When I first heard the title for this essay it seemed to contain the paradox I’ve been grappling with since asked to debate the theory of evolution in sixth grade science class—the eternal struggle of what must be true by virtue of evidence and what we believe as an article of faith.
Even though I was the fourth out of five Catholic daughters, I accepted the Theory of Evolution as God’s honest truth laid out for me to find. But perhaps because my teacher knew I was a Catholic, or because I possessed what she called the ‘gift of gab,’ she placed me on the anti-evolution side of this debate. If our parish priests ever spoke against the theory of evolution, I must have missed it. In any case, I couldn’t bring myself to speak against what I knew to be true.
But how did I know? Why did I believe the evidence when my fellow debaters considered it poppycock, or worse, a conspiracy? Was my faith so weak? Or was the evidence deposited across millennia like a Clue game of cosmic proportions simply too strong to deny?
The answer didn’t crystallize until I visited an exhibit at the Field Museum in Chicago documenting the origins of mythological creatures. The same fossils that provided Darwin with the incontrovertible proof he needed to posit his Theory had also been the basis for the Ancients’ creation myths. Dinosaur bones protruding from cliffs became dragons. Mastodons, when assembled in an upright fashion that was anatomically impossible, became Cyclops. I saw two perspectives on the same evidence that could not be further apart, but there was a common thread—both resulted when human beings used words to make sense in a mystifying world.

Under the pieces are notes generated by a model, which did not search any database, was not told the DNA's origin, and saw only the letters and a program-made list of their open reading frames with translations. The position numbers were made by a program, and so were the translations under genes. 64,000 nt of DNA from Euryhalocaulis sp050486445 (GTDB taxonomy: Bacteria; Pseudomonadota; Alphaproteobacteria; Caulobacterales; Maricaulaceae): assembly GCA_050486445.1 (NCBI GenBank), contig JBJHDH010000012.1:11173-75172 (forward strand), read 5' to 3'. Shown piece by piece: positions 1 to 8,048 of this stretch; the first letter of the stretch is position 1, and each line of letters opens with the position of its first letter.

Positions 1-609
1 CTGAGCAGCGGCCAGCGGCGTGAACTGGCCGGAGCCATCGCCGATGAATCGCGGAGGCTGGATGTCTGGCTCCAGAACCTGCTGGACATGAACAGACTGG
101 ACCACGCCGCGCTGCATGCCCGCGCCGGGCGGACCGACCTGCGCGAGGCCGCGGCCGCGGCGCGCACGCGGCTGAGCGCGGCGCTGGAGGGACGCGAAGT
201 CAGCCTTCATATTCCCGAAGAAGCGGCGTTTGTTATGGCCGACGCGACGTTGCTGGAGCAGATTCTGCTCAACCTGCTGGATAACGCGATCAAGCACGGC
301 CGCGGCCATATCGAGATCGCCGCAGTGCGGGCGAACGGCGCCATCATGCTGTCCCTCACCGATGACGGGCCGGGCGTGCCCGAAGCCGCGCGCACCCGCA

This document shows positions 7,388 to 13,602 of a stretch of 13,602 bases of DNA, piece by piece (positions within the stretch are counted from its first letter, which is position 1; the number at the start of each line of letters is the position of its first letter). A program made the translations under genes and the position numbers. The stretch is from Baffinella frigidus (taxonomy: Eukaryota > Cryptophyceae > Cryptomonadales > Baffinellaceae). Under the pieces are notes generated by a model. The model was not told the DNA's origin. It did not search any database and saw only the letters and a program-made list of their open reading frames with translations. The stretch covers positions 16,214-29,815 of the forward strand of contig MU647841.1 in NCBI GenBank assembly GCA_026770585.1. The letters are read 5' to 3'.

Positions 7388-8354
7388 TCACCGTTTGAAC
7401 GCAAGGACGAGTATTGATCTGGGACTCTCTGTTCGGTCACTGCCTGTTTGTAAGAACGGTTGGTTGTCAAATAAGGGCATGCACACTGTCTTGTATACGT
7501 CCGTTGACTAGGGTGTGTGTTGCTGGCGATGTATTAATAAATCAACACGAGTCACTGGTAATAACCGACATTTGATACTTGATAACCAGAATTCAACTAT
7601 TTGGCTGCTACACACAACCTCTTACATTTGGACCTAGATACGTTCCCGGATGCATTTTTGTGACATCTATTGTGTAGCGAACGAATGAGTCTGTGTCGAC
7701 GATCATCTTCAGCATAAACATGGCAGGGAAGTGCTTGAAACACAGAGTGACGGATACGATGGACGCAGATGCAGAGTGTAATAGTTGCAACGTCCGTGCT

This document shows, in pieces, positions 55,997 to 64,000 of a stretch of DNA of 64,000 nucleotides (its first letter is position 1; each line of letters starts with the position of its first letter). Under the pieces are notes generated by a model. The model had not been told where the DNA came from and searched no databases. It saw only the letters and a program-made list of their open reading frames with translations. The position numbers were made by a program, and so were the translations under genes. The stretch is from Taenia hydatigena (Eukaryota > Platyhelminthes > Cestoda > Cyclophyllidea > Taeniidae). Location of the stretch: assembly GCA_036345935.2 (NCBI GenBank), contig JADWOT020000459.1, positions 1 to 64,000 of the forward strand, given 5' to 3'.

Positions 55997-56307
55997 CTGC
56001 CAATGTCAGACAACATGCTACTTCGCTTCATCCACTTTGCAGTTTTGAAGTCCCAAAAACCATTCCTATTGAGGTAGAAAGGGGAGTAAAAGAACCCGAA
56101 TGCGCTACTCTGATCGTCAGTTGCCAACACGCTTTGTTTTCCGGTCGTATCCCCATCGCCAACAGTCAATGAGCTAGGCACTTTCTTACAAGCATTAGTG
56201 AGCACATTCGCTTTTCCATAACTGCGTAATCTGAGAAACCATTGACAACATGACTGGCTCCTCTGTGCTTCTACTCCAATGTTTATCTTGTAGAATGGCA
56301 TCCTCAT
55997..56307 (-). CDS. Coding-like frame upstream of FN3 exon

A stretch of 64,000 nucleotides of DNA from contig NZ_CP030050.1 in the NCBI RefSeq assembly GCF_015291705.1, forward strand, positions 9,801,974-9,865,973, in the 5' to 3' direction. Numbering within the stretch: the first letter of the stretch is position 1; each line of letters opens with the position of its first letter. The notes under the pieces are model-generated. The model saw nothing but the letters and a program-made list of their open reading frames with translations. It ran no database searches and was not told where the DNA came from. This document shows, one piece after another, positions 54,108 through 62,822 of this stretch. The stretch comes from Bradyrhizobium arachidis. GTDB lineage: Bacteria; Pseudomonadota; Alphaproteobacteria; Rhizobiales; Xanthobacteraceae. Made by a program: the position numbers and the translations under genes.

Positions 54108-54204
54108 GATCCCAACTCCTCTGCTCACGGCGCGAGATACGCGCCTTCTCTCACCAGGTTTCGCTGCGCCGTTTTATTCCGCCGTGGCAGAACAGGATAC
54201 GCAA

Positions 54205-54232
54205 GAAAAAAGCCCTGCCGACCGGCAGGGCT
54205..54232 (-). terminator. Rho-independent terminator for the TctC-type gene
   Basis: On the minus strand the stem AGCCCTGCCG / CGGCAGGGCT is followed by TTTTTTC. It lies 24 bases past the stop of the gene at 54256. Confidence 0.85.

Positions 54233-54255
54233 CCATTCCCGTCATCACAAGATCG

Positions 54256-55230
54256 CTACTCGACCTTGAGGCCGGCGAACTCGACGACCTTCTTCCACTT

Truth is never absolute, but always changing as new evidence appears. Faith, however, is unwavering. My certainty in Darwin’s correctness did not change my belief in God, in hope or kindness, or that all human beings long to be loved. It is those very qualities that allowed humans to flourish in every climate, against stronger beasts with better instincts.
I believe in the power of words to shape our experience of the world. Words set humans apart, allowing us to explain, to profess, to inspire and to codify laws. Without language, we would have neither science nor beliefs. Both are necessary for civilization, for each tempers the other. And so I choose my words carefully knowing that this gift, or adaptation, carries with it undeniable power and the burden to use it responsibly.